Books to Dreams

Miriam Epstein

Director, Books to Dreams —bookstodreams@yahoo.com
Mrs. Epstein stressed the importance of reading for children, not only to develop their literacy skills but also for their imagination, memory and self-confidence. Many children do not have access to good books, or the opportunity to own a book of their own. “Books to Dreams” has been able to give nearly 150,000 books to children in need, providing nearly 500 literacy programs in homeless shelters where all children have their own book to read. Now, hundreds of generous people, businesses, legislators, publishers, schools, houses of worship and organizations contribute books, along with hours and funding and the work continues. Monica Mills, a student who had started reading as a result of this program, is now on the honor team in her school, studying to be a civil engineer. She felt she was an example of the effects of solving problems locally by people developing programs like “Books to Dreams.”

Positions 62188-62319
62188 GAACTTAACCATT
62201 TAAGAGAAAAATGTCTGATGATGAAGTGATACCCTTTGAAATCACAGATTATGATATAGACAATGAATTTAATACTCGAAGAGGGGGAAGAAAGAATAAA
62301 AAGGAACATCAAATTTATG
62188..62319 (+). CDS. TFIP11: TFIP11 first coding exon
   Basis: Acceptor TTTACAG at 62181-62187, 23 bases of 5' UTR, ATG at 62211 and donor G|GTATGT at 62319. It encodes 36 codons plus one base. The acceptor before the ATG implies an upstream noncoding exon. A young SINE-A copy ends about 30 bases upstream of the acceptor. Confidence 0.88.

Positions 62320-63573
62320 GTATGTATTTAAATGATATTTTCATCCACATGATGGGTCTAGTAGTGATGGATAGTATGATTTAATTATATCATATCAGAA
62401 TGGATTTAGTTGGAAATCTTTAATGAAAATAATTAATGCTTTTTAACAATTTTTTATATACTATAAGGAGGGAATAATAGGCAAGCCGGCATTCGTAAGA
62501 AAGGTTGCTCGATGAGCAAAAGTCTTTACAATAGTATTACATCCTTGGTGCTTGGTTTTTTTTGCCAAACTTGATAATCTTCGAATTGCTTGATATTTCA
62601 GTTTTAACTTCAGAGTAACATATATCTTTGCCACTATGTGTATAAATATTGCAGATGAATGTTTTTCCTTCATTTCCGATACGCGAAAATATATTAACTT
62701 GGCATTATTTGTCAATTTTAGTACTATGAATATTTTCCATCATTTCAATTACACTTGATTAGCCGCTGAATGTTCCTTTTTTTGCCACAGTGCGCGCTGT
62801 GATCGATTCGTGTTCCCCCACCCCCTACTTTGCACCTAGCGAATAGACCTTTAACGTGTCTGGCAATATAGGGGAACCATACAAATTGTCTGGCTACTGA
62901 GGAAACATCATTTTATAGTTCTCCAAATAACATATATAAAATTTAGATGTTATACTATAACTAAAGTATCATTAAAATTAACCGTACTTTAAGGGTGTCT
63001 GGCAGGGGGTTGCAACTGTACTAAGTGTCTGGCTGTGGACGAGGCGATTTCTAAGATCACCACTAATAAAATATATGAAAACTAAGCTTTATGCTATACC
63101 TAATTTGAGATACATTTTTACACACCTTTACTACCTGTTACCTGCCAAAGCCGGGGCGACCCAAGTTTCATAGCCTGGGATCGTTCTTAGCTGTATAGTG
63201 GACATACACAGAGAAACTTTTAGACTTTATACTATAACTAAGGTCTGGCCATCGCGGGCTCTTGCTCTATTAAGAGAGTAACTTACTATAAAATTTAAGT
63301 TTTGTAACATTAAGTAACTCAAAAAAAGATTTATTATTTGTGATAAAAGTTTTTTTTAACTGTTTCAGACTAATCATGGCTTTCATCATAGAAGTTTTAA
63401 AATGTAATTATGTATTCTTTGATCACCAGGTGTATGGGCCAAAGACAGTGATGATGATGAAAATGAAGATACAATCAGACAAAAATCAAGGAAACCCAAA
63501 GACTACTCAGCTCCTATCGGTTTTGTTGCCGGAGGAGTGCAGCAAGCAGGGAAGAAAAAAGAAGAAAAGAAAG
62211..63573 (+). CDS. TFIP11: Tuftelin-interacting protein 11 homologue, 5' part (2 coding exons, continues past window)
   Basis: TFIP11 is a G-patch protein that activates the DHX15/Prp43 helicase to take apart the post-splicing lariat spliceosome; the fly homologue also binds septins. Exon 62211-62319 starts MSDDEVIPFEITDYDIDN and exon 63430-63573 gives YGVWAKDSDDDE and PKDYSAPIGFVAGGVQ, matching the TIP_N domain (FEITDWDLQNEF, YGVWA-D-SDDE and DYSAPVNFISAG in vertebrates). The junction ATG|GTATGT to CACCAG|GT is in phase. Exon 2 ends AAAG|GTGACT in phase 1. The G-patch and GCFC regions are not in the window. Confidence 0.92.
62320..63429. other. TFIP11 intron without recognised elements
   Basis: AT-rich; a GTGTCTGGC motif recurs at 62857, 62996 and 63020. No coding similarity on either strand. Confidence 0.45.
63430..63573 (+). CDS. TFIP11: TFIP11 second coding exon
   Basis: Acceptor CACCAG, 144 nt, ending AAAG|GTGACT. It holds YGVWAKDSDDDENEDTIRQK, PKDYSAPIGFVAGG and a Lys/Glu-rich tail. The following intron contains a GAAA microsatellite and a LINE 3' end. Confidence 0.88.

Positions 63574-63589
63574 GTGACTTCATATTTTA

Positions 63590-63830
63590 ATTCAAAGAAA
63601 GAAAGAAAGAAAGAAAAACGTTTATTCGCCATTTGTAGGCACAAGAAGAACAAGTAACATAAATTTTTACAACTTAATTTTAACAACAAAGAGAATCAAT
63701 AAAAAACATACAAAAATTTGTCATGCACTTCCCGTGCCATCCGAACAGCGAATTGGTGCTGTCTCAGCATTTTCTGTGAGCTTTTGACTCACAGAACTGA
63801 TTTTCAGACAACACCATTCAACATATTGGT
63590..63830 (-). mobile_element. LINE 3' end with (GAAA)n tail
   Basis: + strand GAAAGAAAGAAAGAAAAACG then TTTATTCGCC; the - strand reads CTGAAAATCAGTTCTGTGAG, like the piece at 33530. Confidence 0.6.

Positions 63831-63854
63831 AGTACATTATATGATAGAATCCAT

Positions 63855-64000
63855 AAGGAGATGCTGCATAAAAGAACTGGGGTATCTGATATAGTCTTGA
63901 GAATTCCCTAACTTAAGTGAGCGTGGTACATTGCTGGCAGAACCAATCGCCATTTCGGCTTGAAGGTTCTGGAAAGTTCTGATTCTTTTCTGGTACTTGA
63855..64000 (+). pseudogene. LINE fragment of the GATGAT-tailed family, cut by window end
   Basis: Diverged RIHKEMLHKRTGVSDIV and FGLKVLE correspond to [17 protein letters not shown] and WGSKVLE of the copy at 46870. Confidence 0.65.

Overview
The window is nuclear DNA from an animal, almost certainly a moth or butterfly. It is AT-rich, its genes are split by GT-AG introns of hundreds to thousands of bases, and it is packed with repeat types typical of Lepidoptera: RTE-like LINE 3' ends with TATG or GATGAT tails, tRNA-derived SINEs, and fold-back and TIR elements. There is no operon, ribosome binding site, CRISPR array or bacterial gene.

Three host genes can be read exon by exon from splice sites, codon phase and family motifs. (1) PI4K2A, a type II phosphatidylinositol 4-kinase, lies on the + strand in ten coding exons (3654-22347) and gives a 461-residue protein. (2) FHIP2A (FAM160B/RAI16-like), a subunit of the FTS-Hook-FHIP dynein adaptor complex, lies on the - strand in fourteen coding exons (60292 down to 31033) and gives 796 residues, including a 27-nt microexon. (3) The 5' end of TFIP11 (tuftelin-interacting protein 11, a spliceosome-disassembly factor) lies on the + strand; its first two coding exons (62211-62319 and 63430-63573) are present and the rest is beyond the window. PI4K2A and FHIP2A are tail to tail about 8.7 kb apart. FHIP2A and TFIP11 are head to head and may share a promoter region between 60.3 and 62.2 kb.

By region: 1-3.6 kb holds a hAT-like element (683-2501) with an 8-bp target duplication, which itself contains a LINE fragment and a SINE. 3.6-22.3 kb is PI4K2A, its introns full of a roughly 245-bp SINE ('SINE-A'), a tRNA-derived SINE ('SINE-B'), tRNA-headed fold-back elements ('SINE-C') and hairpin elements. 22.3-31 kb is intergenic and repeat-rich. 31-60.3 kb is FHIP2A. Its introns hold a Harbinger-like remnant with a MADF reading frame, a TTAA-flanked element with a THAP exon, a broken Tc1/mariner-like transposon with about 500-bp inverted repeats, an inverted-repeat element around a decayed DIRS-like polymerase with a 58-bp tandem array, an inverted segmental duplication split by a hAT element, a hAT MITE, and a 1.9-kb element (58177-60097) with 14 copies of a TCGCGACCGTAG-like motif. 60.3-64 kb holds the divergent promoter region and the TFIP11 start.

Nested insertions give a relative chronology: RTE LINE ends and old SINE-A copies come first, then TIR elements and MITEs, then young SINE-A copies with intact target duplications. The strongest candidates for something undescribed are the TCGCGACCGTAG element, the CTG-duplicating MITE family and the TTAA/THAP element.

Global Peace Schools Programme

Michelle Morris

NGO Civil Society and Youth Liaison Officer, Office of the Secretary-General for Children and Armed Conflict —http://www.un.org/children/conflict
Ms. Morris representing the office of Under-Secretary-General Olara Otunnu, spoke of the dire needs of the more than 20 million children displaced over time by wars and conflicts. One million are orphans, six million are injured or disabled and ten million suffer psychological trauma. 300,000 children serve as soldiers every day, and 8,000 are the first killed by landmines as they are smaller than adults and closer to the ground. Her advocacy office has programs to raise awareness of the problem and to educate people on the need for action.